Updated Aviation Discussion.
.NEAR TERM [Today and Tonight]…
The basic summary of the forecast for today and tonight is:
PERSISTENCE. Overall things should not be much different from
what occurred yesterday (Monday). With continued easterly FLOW,
the LOW-level MOISTURE content may slowly increase through the
next 24 hours. However, we are still expecting continued easterly
flow on the southern periphery of a low-level RIDGE axis, and HIGH
temperatures in the low 80s.
In the TROPICS, Tropical STORM Sandy formed yesterday to the south
of Jamaica in the western Caribbean. It is the 18th named storm of
the 2012 Atlantic season. The forecast calls for steady northward
motion, which would carry it east of the Florida peninsula with
very little CHANCE of any sort of impacts on our local area.
.SHORT TERM [Wednesday Through Thursday]…
During the middle of the week – the short term period – we should
begin to see some subtle changes in the regional weather pattern.
The low-level ridge axis and ANTICYCLONE should gradually begin to
erode on the southern and western periphery with a TROUGH digging
into the central US and the gradual northward motion of T.S. Sandy
near eastern Cuba. AS a consequence of this subtle change, we
should see a slight increase in the temperatures – with highs in
the MID 80s and lows in the upper 50s to around 60. NORMAL values
at Tallahassee are 80/55, so this would represent temperatures
around 5 degrees above normal. The continued easterly flow would
typically lead to a steady increase of ISOLATED–SCATTERED showers
each day, particularly across the eastern parts of the area and
the coastal waters. However, in this case, upper level ridging
remains rather pronounced and forecast models maintain fairly dry
AIR aloft. With the global models not producing any QPF across the
area, we have likewise opted to keep a dry forecast.
.LONG TERM [Thursday NIGHT through Tuesday]…
Despite the somewhat nearby presence of Tropical Storm Sandy
(which is forecast to become a HURRICANE as it begins to move
northward out of the Caribbean and through the Bahamas), an
essentially POP free FCST is indicated through the entire extended
period. This period will start off quite warm on Friday, with a
warm and somewhat humid easterly flow allowing TEMPS to climb into
the mid to upper 80s over the region. Then, a weakening cold FRONT
is expected to gradually move through the CWA over the weekend as
Sandy begins to pull further away well off to the N and E of the
FL peninsula. While progressively much cooler and drier air will
filter in from the NW through the beginning of next week behind
the front, it appears that any moisture out ahead of it (that
could otherwise spawn isolated showers) will steadily dissipate
off to our west, resulting in only silent 10% POPS for our region.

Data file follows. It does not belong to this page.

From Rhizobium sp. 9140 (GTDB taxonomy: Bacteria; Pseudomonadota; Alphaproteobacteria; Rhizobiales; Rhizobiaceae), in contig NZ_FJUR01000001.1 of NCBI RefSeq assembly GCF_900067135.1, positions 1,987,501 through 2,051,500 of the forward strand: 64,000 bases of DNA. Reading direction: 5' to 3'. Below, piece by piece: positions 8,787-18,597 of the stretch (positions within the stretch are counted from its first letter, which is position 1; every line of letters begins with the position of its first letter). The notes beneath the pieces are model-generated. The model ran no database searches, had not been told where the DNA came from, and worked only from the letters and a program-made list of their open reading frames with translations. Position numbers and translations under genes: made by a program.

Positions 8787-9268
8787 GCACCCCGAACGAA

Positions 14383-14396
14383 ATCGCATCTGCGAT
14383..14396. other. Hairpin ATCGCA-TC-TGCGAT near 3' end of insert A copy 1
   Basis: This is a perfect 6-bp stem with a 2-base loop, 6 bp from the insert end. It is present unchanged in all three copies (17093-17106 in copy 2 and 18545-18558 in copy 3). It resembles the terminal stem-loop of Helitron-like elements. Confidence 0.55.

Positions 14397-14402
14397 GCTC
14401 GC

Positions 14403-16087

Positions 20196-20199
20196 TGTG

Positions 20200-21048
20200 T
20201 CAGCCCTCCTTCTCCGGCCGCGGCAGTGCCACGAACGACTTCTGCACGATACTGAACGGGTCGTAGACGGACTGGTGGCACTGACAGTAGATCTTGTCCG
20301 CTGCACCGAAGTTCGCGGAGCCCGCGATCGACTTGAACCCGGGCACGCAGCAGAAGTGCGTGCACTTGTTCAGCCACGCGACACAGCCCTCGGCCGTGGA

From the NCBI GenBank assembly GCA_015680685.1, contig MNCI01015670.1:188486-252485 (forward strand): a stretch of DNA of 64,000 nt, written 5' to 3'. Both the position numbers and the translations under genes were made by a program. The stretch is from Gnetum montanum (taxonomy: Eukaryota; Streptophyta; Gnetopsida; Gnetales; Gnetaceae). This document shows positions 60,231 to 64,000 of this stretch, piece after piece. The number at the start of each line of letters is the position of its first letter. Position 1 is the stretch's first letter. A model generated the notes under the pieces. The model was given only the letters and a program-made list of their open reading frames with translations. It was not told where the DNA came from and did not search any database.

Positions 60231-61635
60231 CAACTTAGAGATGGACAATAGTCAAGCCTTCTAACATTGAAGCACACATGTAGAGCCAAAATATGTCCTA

By Monday and Tuesday, the cool and dry air will have a solid
foothold over the Tri-State area, such that High Temps are
expected to be limited to the upper 60s to the lower 70s at best,
with Low Temps falling into the mid 40s to the lower 50s.
[Through 12Z Wednesday]
VFR conditions are expected to continue through the TAF period, with
generally light ENE winds and FEW–SCT Stratocu between 4 and 5 kft,
mainly during the daylight hours.
We are having a brief SURGE of easterly winds overnight that meets
Small Craft ADVISORY criteria (20-25 knots or so). This was
supported by the tower observations at K and C Tower, as well as
Buoy 42036. Additionally, an ASCAT pass at around 0220z and an
OSCAT pass around 0600z showed evidence of a building area of
20-25 KNOT winds over a sizable portion of our coastal waters. The
SC.Y was issued for all but the Apalachee Bay zone. The eastern
leg adjacent to Taylor and Dixie Counties expires earlier at 10z
(as winds should subside there most rapidly), and in the rest of
the waters at 12z. We are already seeing evidence of the winds
relaxing on the latest observations, so the expiration times seem
appropriate. More NOCTURNAL surges of easterly winds are expected
the next several nights. With the models underestimating the WIND
speeds in this most recent event by 5-7 knots, it is possible that
we could see advisory-level winds again at some point. However,
confidence is highest in SCEC conditions (15-20kt) each night.
Despite the gradual warming trend which is expected to result in
MAX Temps recovering into the mid to perhaps mid to upper 80s for
the middle and end of this week, afternoon surface dewpoints will
be slowly on the rise as well in the moistening northeasterly
flow. This should keep afternoon relative humidities safely away
from Red Flag levels for the next several days.
There are no hydrological concerns or significant river rises
expected over the next week across the area.